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PNAS 103 (3): 797-802

Copyright © 2006 by the National Academy of Sciences.


Identification of a receptor-independent activator of G protein signaling (AGS8) in ischemic heart and its interaction with Gbeta{gamma}

Motohiko Sato *, Mary J. Cismowski {dagger}, Eiji Toyota {ddagger}, Alan V. Smrcka §, Pamela A. Lucchesi *, William M. Chilian {ddagger}, and Stephen M. Lanier *, ¶

Departments of *Pharmacology and Experimental Therapeutics and {ddagger}Physiology, Louisiana State University Health Sciences Center, New Orleans, LA 70112; {dagger}Department of Physiology and Pharmacology, Northeastern Ohio Universities College of Medicine, Rootstown, OH 44272; and §Department of Pharmacology and Physiology, University of Rochester School of Medicine and Dentistry, Rochester, NY 14642

Edited by Lutz Birnbaumer, National Institutes of Health, Research Triangle Park, NC, and approved November 18, 2005

Received for publication August 26, 2005.

Abstract: As part of a broader effort to identify postreceptor signal regulators involved in specific diseases or organ adaptation, we used an expression cloning system in Saccharomyces cerevisiae to screen cDNA libraries from rat ischemic myocardium, human heart, and a prostate leiomyosarcoma for entities that activated G protein signaling in the absence of a G protein coupled receptor. We report the characterization of activator of G protein signaling (AGS) 8 (KIAA1866), isolated from a rat heart model of repetitive transient ischemia. AGS8 mRNA was induced in response to ventricular ischemia but not by tachycardia, hypertrophy, or failure. Hypoxia induced AGS8 mRNA in isolated adult ventricular cardiomyocytes but not in rat aortic smooth muscle cells, endothelial cells, or cardiac fibroblasts, suggesting a myocyte-specific adaptation mechanism involving remodeling of G protein signaling pathways. The bioactivity of AGS8 in the yeast-based assay was independent of guanine nucleotide exchange by G{alpha}, suggesting an impact on subunit interactions. Subsequent studies indicated that AGS8 interacts directly with Gbeta{gamma} and this occurs in a manner that apparently does not alter the regulation of the effector PLC-beta2 by Gbeta{gamma}. Mechanistically, AGS8 appears to promote G protein signaling by a previously unrecognized mechanism that involves direct interaction with Gbeta{gamma}.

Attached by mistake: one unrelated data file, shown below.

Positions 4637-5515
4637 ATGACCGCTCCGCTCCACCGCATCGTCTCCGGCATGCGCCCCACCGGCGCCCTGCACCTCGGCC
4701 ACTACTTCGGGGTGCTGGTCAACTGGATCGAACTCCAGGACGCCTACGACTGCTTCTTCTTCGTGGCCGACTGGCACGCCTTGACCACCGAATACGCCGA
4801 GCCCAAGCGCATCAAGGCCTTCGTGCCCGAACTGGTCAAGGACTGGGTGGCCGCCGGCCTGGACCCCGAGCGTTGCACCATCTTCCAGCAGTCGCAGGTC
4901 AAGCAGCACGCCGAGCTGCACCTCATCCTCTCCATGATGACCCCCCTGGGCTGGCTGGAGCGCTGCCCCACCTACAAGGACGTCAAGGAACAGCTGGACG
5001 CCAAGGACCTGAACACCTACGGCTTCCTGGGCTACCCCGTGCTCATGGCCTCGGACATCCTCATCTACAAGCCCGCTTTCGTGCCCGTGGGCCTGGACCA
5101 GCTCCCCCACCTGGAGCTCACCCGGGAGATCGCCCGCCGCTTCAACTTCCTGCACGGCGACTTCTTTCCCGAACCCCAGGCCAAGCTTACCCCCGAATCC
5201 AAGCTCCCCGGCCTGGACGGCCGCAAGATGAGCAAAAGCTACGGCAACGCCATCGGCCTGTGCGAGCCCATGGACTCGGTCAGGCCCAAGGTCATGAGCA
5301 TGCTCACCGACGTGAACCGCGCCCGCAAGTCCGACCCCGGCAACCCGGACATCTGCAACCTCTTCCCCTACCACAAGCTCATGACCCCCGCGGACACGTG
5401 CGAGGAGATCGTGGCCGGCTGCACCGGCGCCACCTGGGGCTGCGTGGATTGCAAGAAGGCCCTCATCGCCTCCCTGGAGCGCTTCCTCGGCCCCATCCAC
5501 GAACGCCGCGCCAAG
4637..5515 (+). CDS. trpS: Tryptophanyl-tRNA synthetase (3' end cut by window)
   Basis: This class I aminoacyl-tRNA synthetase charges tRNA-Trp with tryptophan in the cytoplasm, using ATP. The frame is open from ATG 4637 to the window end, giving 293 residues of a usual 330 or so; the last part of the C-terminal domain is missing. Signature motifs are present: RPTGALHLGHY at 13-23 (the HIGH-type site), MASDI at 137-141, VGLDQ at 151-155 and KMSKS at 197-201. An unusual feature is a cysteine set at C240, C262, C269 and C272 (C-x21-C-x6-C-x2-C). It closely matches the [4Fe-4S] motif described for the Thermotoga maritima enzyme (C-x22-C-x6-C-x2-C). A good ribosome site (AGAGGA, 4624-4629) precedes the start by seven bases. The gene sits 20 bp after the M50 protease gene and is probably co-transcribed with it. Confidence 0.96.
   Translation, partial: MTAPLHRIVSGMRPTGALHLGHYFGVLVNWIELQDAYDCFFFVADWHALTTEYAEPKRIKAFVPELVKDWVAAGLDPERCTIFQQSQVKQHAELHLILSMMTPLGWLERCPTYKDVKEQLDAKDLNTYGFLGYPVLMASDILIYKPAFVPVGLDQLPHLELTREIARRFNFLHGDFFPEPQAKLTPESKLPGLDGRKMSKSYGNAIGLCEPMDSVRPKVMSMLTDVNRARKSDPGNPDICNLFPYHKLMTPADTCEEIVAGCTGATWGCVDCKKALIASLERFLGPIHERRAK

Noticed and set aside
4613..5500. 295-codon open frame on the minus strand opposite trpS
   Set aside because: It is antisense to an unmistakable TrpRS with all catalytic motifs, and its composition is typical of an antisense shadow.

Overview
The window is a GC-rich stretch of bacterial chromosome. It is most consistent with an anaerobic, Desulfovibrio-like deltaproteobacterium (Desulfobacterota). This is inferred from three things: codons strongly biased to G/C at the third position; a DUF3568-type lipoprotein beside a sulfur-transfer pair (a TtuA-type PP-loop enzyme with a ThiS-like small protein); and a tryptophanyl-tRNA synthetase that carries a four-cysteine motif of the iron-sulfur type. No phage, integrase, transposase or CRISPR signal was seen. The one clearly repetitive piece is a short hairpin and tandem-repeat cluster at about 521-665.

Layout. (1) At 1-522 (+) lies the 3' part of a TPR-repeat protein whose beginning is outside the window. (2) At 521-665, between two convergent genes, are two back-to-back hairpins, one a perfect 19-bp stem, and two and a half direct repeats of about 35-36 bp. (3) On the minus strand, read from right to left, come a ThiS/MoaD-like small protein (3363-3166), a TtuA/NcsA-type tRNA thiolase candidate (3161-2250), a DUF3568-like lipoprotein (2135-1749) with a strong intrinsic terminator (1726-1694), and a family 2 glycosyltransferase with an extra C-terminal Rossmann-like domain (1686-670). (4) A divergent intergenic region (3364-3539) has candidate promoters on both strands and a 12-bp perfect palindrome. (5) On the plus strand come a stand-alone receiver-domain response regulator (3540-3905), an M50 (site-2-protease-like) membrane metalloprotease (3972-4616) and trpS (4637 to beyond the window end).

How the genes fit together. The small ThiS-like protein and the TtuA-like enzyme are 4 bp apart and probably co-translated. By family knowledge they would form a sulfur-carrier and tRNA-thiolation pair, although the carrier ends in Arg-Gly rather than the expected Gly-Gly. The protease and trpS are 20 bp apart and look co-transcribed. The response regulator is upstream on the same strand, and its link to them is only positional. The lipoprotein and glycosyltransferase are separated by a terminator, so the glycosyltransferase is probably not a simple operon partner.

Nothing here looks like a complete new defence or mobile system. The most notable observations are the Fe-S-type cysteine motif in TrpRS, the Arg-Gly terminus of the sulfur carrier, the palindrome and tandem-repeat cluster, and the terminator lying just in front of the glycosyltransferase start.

Key Words: accessory protein • signal adaptation • hypoxia

Conflict of interest statement: No conflicts declared.

This paper was submitted directly (Track II) to the PNAS office.

Abbreviation: AGS, activator of G protein signaling.

Data deposition: The sequence reported in this paper has been deposited in the GenBank database (accession no. DQ256268 [GenBank] ).

|| Immunoblotting of nondetergent lysates from AGS8-transfected COS cells with AGS8-specific antibody indicated marked enrichment of AGS8 in the pellet fraction obtained by centrifugation at 100,000 x g. AGS8-C and full-length AGS8 generally elicit a small but consistent increase in inositol phosphate production, suggesting that AGS8 is interacting with endogenous G proteins to increase Gbeta{gamma}-mediated signaling. However, the magnitude of this effect depends on the levels of AGS8 expressed, which is sensitive to the number of plasmids used in the cotransfection experiments.

To whom correspondence should be addressed. E-mail: slanie{at}

© 2006 by The National Academy of Sciences of the USA

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